Table 3: Median and mean of overall survival of the EOC patients with 95% of IC (Ascites).

Figure 3: Kaplan-Meier curve for overall survival by levels of ascites infiltrating Treg cells in 20 EOC patients.


In accordance with the physiological function of cells with the phenotype CD4+CD25+Foxp3+, one expectations from these cells is, when they increase in the tumor microenvironment they become a part of the evasion mechanisms of the antitumor immune response [11]. The tumor leakage to the immune system constitutes one of the Hallmarks of the cancer described by Hanahan and Wierberg [13]. Thus, the increase of the Treg in the environment of the EOC, as well as in the ascites are associated with bad prognosis and generate a negative impact in the overall survival [8,9,14].

The expression of the master regulator Foxp3 in these lymphocytes, it’s related to the suppressive function on effectors lymphocytes populations, like the CTL Tumor infiltrating lymphocytes (TIL) inside tumor that destroy cancer cells. Several studies had established that the mere measurement of the overexpression of this transcriptional factor, it’s associated significantly with the reduction of the survival in the ovarian cancer patients. This transcriptional factor modulates the positive expression of several molecules such as, CD25, alpha chain of the high affinity receptor for the IL-2, Glucocorticoid Induced T receptor (GITR), T cell immunoglobulin mucin 3 (TIM3), cytotoxic T-lymphocyte antigen-4 (CTLA-4) and the couple programmed cell death protein 1 (PD‑1) and its ligand PDL-1 and PDL-2 [9,10,12,14,15].

The above mentioned molecules are very involved in the phase of immune contraction of the response and in the functional depletion (clonal specific) of the effectors lymphocytes. In fact, there are checkpoints, very sensitive, that are studied very intensely nowadays as therapeutic targets, with great positive impact in the reversal of the immunity suppression in the patients with cancer and a significant increase of survival [16,17].

The increase of the Treg in both compartments (ascites and blood), according to previous ovarian cancer studies, is the result of the recruitment through chemokines generated by the tumor microenvironment cells, the interconversion of T helper patterns and by the induction of the T regulator pattern inductible in situ [9,18].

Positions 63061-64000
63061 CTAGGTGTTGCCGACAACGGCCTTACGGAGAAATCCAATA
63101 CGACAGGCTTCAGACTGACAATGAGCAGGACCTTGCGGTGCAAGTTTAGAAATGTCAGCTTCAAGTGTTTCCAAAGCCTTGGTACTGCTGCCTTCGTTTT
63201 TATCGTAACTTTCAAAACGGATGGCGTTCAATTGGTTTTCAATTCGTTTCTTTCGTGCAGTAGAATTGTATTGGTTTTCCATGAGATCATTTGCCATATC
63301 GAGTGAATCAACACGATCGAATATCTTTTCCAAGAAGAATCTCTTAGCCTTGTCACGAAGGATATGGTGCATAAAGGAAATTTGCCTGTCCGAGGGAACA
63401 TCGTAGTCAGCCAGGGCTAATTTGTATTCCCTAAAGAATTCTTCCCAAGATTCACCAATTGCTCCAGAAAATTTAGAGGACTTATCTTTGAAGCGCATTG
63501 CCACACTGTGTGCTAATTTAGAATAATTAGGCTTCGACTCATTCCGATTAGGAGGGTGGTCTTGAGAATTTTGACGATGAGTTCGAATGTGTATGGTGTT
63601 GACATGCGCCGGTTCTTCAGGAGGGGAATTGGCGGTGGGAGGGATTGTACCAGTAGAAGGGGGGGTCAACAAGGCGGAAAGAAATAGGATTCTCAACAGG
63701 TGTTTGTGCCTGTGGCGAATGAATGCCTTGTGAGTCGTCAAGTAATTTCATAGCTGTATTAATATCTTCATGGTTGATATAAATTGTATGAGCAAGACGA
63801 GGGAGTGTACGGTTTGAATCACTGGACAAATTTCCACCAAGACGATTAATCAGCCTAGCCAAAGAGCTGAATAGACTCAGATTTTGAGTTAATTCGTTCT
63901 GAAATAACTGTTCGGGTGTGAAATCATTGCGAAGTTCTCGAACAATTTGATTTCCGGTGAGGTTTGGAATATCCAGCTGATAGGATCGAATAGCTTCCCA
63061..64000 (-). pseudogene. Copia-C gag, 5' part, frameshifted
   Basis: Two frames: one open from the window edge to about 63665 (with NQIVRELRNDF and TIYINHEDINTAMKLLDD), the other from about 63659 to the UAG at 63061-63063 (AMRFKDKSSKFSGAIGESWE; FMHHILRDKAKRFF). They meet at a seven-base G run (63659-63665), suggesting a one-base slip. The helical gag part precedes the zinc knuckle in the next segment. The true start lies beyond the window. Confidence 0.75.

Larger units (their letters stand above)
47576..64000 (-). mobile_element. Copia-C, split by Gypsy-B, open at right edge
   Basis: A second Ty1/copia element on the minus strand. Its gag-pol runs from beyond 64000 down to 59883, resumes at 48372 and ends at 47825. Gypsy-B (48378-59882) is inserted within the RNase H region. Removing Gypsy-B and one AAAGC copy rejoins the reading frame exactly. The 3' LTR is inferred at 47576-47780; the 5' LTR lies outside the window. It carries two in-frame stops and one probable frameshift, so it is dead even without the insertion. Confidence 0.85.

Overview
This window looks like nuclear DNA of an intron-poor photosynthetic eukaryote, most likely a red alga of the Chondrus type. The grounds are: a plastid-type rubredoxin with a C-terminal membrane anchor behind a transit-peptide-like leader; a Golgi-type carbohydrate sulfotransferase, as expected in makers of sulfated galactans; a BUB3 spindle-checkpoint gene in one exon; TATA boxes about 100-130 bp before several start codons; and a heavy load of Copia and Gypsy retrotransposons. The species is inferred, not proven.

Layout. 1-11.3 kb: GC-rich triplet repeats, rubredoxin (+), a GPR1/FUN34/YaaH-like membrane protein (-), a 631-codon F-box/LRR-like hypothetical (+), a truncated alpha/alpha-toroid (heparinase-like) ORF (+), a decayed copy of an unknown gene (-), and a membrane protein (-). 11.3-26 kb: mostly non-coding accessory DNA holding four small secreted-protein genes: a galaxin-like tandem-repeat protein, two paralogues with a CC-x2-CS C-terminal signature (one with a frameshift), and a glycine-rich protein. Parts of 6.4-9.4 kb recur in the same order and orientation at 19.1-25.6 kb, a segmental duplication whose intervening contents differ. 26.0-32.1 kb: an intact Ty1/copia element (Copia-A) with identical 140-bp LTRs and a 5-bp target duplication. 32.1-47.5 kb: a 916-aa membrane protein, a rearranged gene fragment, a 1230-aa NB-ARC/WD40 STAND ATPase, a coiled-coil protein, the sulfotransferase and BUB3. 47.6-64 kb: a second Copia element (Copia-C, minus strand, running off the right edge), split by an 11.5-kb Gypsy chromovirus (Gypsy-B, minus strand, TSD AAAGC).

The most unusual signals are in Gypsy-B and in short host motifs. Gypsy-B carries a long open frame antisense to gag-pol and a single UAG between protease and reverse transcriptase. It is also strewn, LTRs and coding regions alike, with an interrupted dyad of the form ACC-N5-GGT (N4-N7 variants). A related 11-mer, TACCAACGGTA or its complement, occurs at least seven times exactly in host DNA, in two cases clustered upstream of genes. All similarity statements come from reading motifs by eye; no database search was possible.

In the tumor tissue there are cells, such as: tumor associated macrophages that secrete the chemokine CCL22 that which cause the recruitment of Treg cells to the tumor microenvironment via the CCR4 receptor. At the same time, the grade of hypoxia in the tissue provokes the liberation of CCL28 that also attracts Treg to the tumor microenvironment. The negative regulation of selectin ligand CD62L and the receptor CCR7 in the Treg, prevents migration to the lymph nodes and retained in the tumor microenvironment, also contribute moreover to its predominance in the tumor. In the same sense, the ascites contains similar composition, which is considered to be an extension of the tumor microenvironment, while in blood the Treg elevation is due to TGF-β liberation precisely for the Treg from the tumor tissues. This growth factor guarantees the maintenance of this T helper pattern and simultaneously it induces lymphocytes differentiation T virgin to Treg [9,14].

Depending on how good the structural organization of the suppressive cells of the immune system are, within the tumor microenvironment, the better the systemic repercussion will be and more Treg will be able to be recruited towards the tumor. Nevertheless, the Treg concentration in the blood will be relatively less because the cells remain for less time and are distributed in a much bigger volume in this compartment, as well as the migration directed by chemokines drive the lymphocytes traffic from the blood to the tumor tissues and lymph node where the immune response is induced [9,14,19].